- Password reset links
- Login history
- Loyalty data including loyalty level, level points, prize points, total money deposited, active days, active clients, points earned and points spent
A German User’s Account
An Australian User’s Account
Plain Text (base64) Passwords
Financial details such as
- User transaction details including deposited money, currency, payment system, transaction IDs, account IDs, transaction dates, number of times money was deposited, last deposit amount, last deposit date, total deposit, credit, balance, last month’s balance, interest rate, taxes, equity and margin free. Some of the transactions are really large.
A $500,000 Transaction
Each data set would on its own provide valuable information for an attacker but combining all of them makes the threat much more formidable.
What Does This Mean for FBS and Its Users?
The primary threats for FBS and its users include the following:
1. Identity Theft and Fraud
The personal identifiable information (PII) exposed by the leak could be used in fraudulent authentication across other platforms. The names, email addresses, physical address, passport numbers, driver’s license numbers, national ID numbers, phone numbers, social media IDs, credit cards, photos, financial records, and more could allow bad actors to impersonate the owner.
2. Scams, Phishing and Malware
Leaked contact information may be used to launch scam, phishing and malware attacks against FBS users. The data could be the basis for establishing trust in order to encourage clicks, malware downloads and the availing of more confidential information. Armed with the sensitive authentic data, a cybercriminal will sound more credible when they request for information over the phone or email.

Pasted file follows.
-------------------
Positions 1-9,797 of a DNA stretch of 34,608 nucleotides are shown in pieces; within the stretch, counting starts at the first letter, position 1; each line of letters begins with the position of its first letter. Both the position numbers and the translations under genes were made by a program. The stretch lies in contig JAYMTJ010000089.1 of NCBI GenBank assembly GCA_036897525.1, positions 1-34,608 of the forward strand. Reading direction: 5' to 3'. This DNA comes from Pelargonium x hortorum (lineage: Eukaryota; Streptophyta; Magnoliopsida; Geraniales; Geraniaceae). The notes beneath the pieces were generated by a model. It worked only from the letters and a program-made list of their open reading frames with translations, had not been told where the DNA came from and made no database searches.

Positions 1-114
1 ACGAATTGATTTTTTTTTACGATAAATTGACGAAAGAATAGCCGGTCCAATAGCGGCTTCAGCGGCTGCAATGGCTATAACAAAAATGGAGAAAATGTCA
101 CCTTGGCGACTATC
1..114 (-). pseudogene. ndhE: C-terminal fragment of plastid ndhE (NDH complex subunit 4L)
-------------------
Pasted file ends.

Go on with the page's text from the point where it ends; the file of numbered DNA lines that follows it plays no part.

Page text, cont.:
3. Credit Card Fraud
To complete a card payment, FBS asks users to upload a photo of both sides of their credit/debit card. With the images accessible to bad actors, it is not difficult for the information to be used to commit credit card fraud.
With email addresses, physical addresses, social media IDs and financial records accessible, bad actors could target for extortion users who move relatively large amounts.
5. Personal Safety
With cyber criminals having access to not just your financial transactions on FBS but also your physical address and phone number, you or your home could be the target of a robbery or burglary. Your transactions may give criminals a hint of your financial status.
6. Business Espionage
With FBS user email addresses and phone numbers readily accessible, competitors could extract this information and use it to target and lure users to their own online trading platforms. Stolen source code and information on the site’s structure also makes it easier for third parties to clone the FBS website then make minor adjustments in accordance to their needs.
7. Account Takeover
The leak exposed password reset links. With access to such sensitive information, an attacker could easily take over the account of any FBS user as long as they knew the user’s email address. Also, with the plaintext password (encoded in base64) and knowing that many people reuse passwords across platforms, cybercriminals could attempt to use the password on other platforms and take over.
This list does not cover all the risks users and organizations are exposed to from the FBS breach. Cybercriminals are continuously exploring new ways of using confidential information for nefarious ends.
As an FBS User, What Should You Do?
you can find the answer in the original post at:
About the author Chase Williams
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(SecurityAffairs – hacking, Microsoft Exchange)